This incentivises financial salespeople to market these schemes in an aggressive way. As a population, we are exposed to these marketing efforts and begin to connect property with the lottery-win style success stories we read about in the hyperbole sales material.
5. Leverage produces ‘get-rich-quick’ stories
These stories aren’t necessarily fabricated. It’s true that people have been able to turn small amounts of capital into significant real estate empires over time. But what the marketing materials don’t always articulate upfront is the secret ingredient: leverage.
Leverage is the borrowed money an investor uses to purchase a property. With leverage, an investor can control a far large portfolio of property than if they bought each property in cash.
For many investors, leverage is the only way they can afford a single investment property of their own.
Leverage is like pouring rocket fuel on your returns. It will exaggerate gains, but as I explain in my article, it will also amplify losses. I illustrated how a 16% reduction in property values (as seen in 2008) could wipe out 60% of a leveraged investor’s equity.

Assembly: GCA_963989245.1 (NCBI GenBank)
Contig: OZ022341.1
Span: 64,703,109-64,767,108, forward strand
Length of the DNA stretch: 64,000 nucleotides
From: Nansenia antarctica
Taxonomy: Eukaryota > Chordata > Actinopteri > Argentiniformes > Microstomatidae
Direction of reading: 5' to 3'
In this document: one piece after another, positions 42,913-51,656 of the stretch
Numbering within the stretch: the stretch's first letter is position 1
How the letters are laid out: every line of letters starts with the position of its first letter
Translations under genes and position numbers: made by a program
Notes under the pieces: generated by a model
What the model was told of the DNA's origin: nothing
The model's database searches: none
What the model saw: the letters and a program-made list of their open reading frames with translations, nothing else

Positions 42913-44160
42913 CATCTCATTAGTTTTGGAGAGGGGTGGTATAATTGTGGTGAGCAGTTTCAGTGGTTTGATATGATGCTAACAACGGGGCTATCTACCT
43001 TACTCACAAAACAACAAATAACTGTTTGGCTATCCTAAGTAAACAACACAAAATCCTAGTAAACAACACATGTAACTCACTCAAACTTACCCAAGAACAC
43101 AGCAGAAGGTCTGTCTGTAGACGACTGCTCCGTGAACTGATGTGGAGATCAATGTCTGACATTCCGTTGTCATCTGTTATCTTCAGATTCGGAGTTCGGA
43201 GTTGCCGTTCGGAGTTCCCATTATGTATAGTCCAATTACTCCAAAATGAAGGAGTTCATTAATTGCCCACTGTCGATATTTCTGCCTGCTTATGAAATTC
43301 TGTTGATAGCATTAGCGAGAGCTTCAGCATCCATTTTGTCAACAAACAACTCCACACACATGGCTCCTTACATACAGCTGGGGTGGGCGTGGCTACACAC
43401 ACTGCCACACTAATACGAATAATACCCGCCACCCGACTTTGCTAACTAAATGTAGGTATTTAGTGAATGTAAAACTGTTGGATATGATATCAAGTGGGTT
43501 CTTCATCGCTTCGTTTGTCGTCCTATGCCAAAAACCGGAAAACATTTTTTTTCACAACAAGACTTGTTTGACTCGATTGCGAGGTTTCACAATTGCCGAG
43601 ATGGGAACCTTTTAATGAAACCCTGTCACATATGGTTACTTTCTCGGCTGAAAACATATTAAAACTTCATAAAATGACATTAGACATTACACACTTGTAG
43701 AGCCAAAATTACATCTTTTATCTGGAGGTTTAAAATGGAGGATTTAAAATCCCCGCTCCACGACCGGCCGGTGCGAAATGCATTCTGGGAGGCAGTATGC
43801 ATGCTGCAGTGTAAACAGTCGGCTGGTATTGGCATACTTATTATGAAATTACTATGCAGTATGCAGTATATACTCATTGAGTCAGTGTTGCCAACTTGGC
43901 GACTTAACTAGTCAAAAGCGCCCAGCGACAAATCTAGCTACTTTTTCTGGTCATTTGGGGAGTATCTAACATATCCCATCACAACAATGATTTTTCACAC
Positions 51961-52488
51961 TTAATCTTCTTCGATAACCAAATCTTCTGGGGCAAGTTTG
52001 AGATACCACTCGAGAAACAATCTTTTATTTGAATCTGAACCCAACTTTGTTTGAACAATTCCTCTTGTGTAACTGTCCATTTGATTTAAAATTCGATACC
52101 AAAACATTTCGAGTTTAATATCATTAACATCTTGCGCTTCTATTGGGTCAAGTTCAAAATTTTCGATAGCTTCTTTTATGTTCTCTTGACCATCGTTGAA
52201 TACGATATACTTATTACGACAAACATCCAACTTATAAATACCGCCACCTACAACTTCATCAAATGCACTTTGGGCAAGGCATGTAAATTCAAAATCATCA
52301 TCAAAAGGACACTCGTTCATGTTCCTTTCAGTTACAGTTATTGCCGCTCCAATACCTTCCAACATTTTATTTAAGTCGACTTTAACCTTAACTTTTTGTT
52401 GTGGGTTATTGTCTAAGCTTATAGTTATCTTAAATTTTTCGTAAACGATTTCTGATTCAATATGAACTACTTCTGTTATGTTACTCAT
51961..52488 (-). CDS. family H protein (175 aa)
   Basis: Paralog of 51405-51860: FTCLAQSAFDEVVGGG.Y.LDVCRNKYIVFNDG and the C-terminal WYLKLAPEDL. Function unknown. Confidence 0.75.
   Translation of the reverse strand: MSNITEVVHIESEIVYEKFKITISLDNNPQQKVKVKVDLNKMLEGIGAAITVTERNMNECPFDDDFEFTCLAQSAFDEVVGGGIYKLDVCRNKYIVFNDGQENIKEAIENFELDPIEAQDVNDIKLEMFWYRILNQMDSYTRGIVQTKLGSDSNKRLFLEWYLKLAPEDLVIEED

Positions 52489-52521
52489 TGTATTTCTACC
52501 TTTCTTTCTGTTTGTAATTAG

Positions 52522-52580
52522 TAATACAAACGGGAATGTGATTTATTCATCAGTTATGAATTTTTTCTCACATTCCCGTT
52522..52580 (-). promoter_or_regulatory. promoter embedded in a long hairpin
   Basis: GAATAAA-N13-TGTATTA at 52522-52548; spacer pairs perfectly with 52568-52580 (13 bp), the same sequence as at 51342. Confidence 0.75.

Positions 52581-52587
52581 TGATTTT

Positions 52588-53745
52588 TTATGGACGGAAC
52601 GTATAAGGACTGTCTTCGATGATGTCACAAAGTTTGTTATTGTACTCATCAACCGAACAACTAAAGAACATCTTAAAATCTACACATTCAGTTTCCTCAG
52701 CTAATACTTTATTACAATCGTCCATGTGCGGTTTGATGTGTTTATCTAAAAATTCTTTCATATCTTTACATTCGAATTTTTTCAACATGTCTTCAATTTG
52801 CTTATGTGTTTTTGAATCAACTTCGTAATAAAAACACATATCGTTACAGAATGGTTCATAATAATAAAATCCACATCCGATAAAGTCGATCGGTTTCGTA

There’s no clear benefit to leverage. It isn’t a magic solution. When you think about the return as something you get for each unit of risk, leverage doesn’t change that figure. You are simply turning up the risk and expecting to receive a higher return as a result.
As long as you understand that relationship, leverage is an honest tool at an investors disposal. But if you also harbour the opinion that leveraged property is a safe investment, then I suggest that you take a step back and reflect upon the sheer conflict between those two positions.
So, why is property investment so popular? In short; It’s understandable, we’ve heard great things about property investment, we’ve seen great results, and it appeals to a desire to own something tangible.